During this year of the Olympics, it’s questionable whether the government would tolerate a sharp correction of stocks. The easiest way for the government to reverse or mitigate a sharp fall in the market would be to lower interest rates and thus discourage habitual saving in banks. The reality is that the majority of retail investors anticipate the government to step in on any major corrections. Many expect that the government’s obsession with holding a “successful” Olympics will likely ward off any negative sentiment.
Despite the momentary drop in the market, there’s good reason to believe that the economy won’t suffer. During the five-year bear market, until early 2006, the economy accelerated and the corporate sector grew. Even with the current boom, equity financing accounts for only 15 percent of total corporate financing, according to the China Banking Regulatory Commission.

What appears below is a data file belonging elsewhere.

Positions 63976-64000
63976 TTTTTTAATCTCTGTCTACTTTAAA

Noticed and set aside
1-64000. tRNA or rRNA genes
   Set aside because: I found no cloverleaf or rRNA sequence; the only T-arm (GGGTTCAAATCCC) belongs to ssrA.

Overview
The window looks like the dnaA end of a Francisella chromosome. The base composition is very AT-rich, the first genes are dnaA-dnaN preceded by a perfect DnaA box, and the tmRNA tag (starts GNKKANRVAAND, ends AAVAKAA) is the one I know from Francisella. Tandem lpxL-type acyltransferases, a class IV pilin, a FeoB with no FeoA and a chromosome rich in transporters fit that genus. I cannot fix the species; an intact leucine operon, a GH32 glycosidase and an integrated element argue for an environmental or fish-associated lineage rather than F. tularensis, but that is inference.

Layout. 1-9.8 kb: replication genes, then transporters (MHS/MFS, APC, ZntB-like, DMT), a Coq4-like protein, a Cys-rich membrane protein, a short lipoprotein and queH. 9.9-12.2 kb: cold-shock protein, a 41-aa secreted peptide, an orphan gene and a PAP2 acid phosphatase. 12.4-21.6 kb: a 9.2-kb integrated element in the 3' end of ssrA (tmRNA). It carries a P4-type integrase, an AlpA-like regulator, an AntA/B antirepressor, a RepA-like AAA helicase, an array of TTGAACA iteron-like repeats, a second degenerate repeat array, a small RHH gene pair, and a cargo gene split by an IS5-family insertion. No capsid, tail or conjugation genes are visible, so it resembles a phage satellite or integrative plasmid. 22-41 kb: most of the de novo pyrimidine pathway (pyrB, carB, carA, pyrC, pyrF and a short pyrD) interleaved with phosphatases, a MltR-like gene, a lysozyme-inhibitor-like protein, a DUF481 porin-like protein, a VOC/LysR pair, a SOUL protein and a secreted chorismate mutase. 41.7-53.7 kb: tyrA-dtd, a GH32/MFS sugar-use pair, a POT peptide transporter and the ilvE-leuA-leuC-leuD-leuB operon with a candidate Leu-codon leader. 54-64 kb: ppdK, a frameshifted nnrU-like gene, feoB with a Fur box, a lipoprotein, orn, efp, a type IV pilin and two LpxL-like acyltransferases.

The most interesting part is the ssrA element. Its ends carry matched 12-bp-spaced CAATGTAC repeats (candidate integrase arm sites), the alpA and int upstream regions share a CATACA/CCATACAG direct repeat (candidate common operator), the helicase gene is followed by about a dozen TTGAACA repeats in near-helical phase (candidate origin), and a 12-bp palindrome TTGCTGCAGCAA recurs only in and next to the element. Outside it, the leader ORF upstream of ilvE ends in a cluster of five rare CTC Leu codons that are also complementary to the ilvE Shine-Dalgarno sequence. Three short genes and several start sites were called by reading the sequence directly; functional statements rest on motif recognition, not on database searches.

Meanwhile, China’s government is aware of market over-valuation and has taken a number of steps to gently deflate it. The goal is not to prick the bubble, but rather prevent social consequences caused by any potential crash. Assuming Chinese export growth will be hit by a slowing US economy and also assuming that Chinese producers are unlikely to reduce production, inflation should subside once export growth decelerates significantly. As such, the existing tightening measures – both interest-rate increases and administrative control in credit – could be halted as early as mid-2008.
However, nagging upward pressure on the Chinese currency may nevertheless be exacerbated as most major central banks are already in an interest-rate easing mode. Rate differentials between the renminbi and major currencies are expected to widen as a result of China’s faster build-up of foreign reserves – nearing $1.5 trillion.